This is what climate change looks like
One of the largest winter storms since the 1950s has hit 30 U.S. states from New Mexico to Maine and now into central and eastern Canada — +100 million people affected, hundreds of thousands without power. Chicago could get buried by more than 60 centimeters (2-ft) of snow — hundreds stranded already.
Climate change is certainly playing a role in this massive storm.
1. Warmer global temps means there is now four per cent more water vapour in the atmosphere which means heavier snowfalls.
2. There is also more energy in the climate system which makes storms more powerful.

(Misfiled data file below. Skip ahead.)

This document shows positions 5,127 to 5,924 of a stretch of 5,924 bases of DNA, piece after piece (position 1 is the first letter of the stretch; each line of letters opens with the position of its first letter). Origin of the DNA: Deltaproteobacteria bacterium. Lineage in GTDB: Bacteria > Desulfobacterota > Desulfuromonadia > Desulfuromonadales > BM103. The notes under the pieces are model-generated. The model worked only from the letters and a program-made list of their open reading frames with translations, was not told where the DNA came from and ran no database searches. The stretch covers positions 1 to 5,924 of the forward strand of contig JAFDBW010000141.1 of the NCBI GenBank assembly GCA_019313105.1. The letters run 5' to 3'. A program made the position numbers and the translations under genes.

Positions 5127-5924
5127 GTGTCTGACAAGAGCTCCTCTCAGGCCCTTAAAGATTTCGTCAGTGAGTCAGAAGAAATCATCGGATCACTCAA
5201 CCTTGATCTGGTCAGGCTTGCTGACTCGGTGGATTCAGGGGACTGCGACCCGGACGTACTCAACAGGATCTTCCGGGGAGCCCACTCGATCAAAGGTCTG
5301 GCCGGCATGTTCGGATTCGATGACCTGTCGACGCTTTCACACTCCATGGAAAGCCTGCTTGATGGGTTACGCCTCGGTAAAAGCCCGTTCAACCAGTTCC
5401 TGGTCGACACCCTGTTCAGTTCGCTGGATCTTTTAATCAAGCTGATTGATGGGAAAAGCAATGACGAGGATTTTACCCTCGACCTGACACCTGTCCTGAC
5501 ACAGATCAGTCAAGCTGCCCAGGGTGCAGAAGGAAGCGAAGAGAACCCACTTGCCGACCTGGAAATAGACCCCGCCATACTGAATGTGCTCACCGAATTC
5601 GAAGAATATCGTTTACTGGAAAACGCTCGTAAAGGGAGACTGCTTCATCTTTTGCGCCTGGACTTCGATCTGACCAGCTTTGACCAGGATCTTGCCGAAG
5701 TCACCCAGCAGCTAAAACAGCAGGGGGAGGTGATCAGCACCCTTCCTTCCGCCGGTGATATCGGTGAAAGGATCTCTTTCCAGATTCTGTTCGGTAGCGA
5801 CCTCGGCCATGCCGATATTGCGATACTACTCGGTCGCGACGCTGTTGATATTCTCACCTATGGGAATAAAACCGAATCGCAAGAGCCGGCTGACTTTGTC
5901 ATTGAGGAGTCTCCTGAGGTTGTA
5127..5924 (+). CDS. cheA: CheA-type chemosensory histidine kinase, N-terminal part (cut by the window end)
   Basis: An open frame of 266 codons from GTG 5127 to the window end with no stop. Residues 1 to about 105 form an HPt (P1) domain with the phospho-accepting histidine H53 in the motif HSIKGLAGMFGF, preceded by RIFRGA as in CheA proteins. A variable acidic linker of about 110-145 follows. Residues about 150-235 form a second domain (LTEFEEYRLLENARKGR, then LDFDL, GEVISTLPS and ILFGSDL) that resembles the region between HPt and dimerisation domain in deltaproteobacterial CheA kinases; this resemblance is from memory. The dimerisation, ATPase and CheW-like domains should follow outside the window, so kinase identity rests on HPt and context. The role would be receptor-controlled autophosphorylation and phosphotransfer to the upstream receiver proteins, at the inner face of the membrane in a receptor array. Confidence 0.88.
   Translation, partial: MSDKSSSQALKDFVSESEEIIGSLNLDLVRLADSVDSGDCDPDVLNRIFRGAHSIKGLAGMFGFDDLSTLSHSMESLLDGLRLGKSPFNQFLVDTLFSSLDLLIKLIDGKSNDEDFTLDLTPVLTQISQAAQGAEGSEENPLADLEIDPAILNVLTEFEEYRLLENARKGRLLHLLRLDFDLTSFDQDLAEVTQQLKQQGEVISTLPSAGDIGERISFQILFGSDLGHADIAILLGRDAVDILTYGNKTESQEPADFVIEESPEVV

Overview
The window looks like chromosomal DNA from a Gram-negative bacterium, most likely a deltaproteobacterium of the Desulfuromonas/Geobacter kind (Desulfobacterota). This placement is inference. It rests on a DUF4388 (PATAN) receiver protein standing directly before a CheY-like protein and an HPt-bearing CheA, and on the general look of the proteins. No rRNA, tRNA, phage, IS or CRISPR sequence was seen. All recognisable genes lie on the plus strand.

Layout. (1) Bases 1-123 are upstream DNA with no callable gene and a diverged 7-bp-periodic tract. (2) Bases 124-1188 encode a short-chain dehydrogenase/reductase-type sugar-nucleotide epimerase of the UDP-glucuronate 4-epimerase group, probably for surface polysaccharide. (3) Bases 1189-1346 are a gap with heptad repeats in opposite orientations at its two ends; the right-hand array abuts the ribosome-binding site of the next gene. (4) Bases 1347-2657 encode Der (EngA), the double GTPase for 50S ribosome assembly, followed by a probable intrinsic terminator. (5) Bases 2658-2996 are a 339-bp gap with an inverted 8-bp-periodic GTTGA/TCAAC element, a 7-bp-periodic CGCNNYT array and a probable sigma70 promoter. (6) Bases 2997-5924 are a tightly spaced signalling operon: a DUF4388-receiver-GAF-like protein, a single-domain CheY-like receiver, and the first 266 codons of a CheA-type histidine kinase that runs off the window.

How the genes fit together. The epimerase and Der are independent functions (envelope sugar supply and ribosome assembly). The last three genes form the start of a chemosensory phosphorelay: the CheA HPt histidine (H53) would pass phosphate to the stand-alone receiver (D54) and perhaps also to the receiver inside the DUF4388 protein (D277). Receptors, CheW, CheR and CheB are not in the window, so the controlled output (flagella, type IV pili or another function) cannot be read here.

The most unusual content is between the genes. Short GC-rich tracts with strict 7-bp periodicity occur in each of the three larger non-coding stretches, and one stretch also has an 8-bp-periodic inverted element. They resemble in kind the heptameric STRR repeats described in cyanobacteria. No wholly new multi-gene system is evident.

3. Finally the melting of the Arctic sea ice is changing wind patterns in the polar regions bring colder, wetter winters to the eastern US and western Europe scientists told me several months ago. (See my previous post East Coast Blizzard and Europe’s Snowmaggddon Reveal Fingerprints of Climate Change
Climate change loads the dice in favour of extreme events.
My latest article on this The Yin and Yang of Climate Extremes We Will See More of. — Stephen
Recent related articles:
Climate Change Could Be Worsening Effects of El Niño, La Niña